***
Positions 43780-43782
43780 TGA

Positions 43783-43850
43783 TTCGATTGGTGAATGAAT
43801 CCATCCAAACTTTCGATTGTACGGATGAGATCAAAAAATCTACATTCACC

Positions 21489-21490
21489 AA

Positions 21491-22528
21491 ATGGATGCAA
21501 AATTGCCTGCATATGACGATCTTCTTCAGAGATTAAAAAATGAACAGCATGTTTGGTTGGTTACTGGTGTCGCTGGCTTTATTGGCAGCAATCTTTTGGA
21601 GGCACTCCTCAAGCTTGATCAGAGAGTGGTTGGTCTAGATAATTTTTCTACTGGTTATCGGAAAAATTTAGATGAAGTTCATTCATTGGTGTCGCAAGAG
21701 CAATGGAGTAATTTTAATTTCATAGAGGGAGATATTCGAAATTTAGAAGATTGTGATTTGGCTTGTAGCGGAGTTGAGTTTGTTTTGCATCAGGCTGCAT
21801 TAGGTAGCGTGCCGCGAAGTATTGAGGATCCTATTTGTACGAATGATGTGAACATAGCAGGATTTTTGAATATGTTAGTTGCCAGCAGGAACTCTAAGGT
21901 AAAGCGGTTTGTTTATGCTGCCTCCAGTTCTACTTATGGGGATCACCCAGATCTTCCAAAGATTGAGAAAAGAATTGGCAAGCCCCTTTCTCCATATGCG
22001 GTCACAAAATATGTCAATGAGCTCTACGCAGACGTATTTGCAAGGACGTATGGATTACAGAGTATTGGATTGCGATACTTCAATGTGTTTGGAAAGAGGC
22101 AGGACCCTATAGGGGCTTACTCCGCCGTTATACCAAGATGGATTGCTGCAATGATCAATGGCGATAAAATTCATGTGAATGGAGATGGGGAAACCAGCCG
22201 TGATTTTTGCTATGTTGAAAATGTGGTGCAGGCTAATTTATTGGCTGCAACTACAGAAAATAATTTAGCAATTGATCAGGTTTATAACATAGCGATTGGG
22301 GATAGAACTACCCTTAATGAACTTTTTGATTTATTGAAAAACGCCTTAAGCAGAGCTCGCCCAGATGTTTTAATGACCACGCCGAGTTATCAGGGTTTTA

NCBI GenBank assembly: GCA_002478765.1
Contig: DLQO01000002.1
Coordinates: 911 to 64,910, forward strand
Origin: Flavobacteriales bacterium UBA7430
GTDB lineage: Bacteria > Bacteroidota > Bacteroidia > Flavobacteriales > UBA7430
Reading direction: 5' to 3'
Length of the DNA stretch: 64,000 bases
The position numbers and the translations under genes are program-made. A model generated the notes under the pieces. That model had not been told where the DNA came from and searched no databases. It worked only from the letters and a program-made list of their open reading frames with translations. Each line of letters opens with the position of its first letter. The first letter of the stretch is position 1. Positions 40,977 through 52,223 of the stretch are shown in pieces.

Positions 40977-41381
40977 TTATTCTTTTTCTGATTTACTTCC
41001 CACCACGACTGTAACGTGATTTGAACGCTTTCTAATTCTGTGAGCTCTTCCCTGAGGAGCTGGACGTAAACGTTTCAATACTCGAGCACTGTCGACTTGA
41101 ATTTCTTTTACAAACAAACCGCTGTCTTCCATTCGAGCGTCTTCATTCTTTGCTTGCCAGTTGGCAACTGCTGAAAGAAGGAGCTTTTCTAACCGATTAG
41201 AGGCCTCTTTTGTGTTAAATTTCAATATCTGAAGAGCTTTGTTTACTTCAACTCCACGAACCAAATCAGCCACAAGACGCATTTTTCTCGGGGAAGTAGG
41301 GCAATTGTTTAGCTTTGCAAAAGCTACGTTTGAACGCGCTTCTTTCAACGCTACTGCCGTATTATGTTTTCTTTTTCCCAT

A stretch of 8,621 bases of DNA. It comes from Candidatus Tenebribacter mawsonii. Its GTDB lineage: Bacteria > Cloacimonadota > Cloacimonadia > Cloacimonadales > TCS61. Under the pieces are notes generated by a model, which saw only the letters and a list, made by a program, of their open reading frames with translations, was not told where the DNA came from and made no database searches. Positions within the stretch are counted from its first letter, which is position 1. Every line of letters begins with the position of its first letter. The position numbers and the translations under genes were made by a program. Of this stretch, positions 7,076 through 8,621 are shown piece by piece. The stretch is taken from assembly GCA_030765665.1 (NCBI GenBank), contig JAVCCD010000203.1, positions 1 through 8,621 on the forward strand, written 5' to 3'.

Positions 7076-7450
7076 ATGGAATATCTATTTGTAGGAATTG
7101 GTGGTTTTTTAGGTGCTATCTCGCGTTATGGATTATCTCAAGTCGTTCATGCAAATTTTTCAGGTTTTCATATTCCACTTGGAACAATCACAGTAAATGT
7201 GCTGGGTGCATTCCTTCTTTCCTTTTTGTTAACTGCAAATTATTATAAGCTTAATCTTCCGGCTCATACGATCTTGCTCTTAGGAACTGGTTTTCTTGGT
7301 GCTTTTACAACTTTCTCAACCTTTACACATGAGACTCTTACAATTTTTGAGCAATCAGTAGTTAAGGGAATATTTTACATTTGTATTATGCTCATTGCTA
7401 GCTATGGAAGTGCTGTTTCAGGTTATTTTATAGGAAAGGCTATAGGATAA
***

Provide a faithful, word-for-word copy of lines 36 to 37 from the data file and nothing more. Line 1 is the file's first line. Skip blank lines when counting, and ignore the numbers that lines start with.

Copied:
7101 GTGGTTTTTTAGGTGCTATCTCGCGTTATGGATTATCTCAAGTCGTTCATGCAAATTTTTCAGGTTTTCATATTCCACTTGGAACAATCACAGTAAATGT
7201 GCTGGGTGCATTCCTTCTTTCCTTTTTGTTAACTGCAAATTATTATAAGCTTAATCTTCCGGCTCATACGATCTTGCTCTTAGGAACTGGTTTTCTTGGT